Monday, May 02, 2011

Splitting the hives

On the weekend, we split two beehives...

...into four! (The first photo is from last summer. The second one, from Saturday,  shows that our lawn already needs mowing!!)

We had never split hives before, so our mentor William came over to give us a hand.

Here I am holding a frame of bees. I don't wear gloves anymore. They make it harder to manipulate frames, and they also make you more likely to squish a bee and then get stung by other bees offended by your intrusion!  And when a bee stings, she releases a scent that tells other bees the hive is in trouble. They come out to lend a hand, or stinger, in battle.

I also no longer get heart palpitations when I open a hive. I feel pretty calm and relaxed handling bees now, and the girls must sense that because I have yet to be stung at the hive after two years of doing this. I'm sure the day will come, but so far so good. I did get stung twice last year in my garden, and you can hardly blame a bee for stinging you when you step on her! Fortunately I'm not allergic to their venom. and I don't even get much of a reaction to stings;  just a brief period of pain which I don't find too bothersome. It's important to get the stinger out of your skin as quickly as possible after being stung, as the thing keeps pumping in venom even after it has detached from the bee's body!

Here's a hive with the pop topped off. This hive is doing great, lots of bees, brood and eggs, and a big laying queen that we finally found. Especially for a novice like me, it is NOT easy to spot a queen bee crawling amongst the masses of worker bees.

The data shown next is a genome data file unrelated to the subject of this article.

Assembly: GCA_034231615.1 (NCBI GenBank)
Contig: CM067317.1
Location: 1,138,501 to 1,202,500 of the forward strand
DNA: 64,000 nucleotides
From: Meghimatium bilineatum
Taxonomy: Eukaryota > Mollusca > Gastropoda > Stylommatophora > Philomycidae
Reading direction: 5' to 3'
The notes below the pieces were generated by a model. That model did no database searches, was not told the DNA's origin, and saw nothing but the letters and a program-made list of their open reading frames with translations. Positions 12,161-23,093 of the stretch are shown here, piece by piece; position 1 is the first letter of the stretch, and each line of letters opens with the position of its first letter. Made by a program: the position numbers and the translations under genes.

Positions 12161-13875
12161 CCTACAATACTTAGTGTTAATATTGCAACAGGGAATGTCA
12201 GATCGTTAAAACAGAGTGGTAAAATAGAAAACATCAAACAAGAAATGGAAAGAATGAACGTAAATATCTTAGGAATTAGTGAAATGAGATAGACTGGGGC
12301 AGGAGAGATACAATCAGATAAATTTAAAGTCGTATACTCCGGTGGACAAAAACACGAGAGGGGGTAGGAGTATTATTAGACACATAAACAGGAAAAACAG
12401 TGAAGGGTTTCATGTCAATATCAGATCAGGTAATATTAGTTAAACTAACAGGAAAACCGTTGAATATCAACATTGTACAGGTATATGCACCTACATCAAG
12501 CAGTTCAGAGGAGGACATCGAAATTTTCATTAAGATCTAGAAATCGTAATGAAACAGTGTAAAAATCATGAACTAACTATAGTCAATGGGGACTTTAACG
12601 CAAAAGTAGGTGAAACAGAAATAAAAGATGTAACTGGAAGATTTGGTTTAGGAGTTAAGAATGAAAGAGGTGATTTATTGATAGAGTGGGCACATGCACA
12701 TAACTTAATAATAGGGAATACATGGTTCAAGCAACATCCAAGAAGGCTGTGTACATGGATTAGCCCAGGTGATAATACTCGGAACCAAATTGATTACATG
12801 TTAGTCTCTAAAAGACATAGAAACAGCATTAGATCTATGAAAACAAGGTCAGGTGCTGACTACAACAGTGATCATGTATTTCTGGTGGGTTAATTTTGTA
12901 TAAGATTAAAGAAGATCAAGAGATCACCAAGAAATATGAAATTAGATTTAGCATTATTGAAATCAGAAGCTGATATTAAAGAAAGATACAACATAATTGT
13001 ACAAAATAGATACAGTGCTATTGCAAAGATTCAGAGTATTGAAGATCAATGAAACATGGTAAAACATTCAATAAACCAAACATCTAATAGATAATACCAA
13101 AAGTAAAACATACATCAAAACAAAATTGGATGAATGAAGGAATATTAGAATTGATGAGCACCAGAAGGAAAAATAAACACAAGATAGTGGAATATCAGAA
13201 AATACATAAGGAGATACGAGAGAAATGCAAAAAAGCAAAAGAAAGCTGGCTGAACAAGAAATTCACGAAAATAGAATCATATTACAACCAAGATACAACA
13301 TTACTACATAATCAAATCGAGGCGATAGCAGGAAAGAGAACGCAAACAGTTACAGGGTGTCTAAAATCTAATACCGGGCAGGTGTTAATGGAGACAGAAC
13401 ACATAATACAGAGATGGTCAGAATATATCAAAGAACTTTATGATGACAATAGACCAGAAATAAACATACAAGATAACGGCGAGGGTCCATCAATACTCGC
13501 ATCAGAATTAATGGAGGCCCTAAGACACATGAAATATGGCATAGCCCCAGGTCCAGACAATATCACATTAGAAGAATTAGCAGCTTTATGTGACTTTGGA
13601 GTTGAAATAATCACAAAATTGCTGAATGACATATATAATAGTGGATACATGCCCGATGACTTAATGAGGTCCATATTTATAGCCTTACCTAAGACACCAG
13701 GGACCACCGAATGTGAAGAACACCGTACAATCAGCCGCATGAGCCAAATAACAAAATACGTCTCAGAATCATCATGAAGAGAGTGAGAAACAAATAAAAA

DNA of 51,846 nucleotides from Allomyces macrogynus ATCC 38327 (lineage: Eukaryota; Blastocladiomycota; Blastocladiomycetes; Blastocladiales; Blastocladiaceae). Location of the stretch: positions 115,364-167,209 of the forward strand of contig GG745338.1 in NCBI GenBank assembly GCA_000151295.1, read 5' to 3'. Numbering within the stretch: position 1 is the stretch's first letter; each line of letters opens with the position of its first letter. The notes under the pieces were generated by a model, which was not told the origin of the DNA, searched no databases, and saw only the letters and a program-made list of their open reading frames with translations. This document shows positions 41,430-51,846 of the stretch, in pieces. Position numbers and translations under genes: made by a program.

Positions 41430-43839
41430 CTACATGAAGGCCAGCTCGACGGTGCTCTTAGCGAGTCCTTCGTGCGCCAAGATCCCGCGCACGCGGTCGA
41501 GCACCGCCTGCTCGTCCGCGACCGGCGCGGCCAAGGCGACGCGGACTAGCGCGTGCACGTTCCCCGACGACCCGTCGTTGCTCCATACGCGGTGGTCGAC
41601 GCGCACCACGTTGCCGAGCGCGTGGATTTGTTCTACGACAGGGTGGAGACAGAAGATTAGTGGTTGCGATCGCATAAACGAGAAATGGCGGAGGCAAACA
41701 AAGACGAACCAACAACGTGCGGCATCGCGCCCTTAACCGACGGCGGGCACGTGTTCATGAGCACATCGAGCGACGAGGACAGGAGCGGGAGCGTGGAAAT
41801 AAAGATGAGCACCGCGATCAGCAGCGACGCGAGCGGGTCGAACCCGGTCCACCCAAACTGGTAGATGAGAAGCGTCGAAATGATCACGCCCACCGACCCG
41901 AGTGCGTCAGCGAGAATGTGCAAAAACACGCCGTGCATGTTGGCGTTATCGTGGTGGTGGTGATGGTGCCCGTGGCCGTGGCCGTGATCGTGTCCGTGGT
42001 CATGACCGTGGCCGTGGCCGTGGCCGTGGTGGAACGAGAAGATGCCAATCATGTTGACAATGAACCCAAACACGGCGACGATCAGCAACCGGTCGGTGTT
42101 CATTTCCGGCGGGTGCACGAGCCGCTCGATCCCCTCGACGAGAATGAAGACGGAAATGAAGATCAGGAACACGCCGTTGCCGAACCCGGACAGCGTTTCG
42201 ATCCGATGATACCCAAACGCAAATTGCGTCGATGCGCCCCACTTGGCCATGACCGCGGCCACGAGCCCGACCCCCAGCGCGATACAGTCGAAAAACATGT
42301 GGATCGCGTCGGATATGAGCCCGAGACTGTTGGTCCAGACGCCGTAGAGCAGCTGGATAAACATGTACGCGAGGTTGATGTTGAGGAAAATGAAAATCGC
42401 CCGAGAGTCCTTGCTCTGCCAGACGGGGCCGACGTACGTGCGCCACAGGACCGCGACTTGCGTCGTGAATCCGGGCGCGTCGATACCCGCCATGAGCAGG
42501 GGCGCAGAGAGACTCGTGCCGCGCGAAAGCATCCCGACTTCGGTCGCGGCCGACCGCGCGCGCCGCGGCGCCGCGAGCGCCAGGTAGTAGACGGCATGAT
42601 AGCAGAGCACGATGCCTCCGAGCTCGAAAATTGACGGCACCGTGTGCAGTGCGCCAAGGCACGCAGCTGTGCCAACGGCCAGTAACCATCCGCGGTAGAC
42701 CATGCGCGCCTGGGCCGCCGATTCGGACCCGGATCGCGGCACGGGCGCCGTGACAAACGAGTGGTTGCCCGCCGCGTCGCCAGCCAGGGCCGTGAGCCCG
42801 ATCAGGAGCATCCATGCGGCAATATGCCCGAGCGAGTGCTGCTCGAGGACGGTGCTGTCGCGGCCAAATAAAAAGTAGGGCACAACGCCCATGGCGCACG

Some queens are duds who don't lay well or enough or at all. One of my two queens was small and William wants me to kill her later in the season and let the worker bees make a new queen. We'll see if I have the stomach for that!

Each of my hives had two deep boxes on it. The plan was to split each hive in half. Each original hive had one queen, but we needed four queens for four hives. So in each split, the queen went in one box, and we put a new queen in the other!

Here's William looking taking out a frame as I watch.

The first frame out of the box gets leaned up against the side of the hive. You have to be very careful not to knock it to the ground. I have not yet dropped a frame of bees, but it will not be pretty when I do. Bees do not like being dropped!

William brings over a new queen.

This little box is the queen cage. Inside it is a new queen with some worker bees to look after her. The whole at the end is plugged with candy. You can't just plop a new queen in the hive; the worker bees would immediately kill her as an intruder. They need a few days to get used to her scent. That's where the candy plug comes in. The bees eat their way through the candy, and by the time they and the queen can get out the hole, the other bees are used to the new queen's scent (they can smell and see her through the wire mesh.)

You have to poke a little hole in the candy to get them started.

The bees on the outside of the queen cage have flown over to investigate the new royalty! Bees are big on pheromones.

Now William makes a space between the frames to fit in the queen cage, wire side down:

Ta da! The queen is installed. Tomorrow I have to go make sure she has escaped. If she hasn't, I have to tear off the mesh and let her out. If you look at the picture, you can see some exposed larvae on the top of the centre frame. The bees had built "burr comb" between the upper and lower boxes, filling a bit of the gap. They laid eggs in there, which were developing into larvae. When we took the boxes apart, it broke open the burr comb.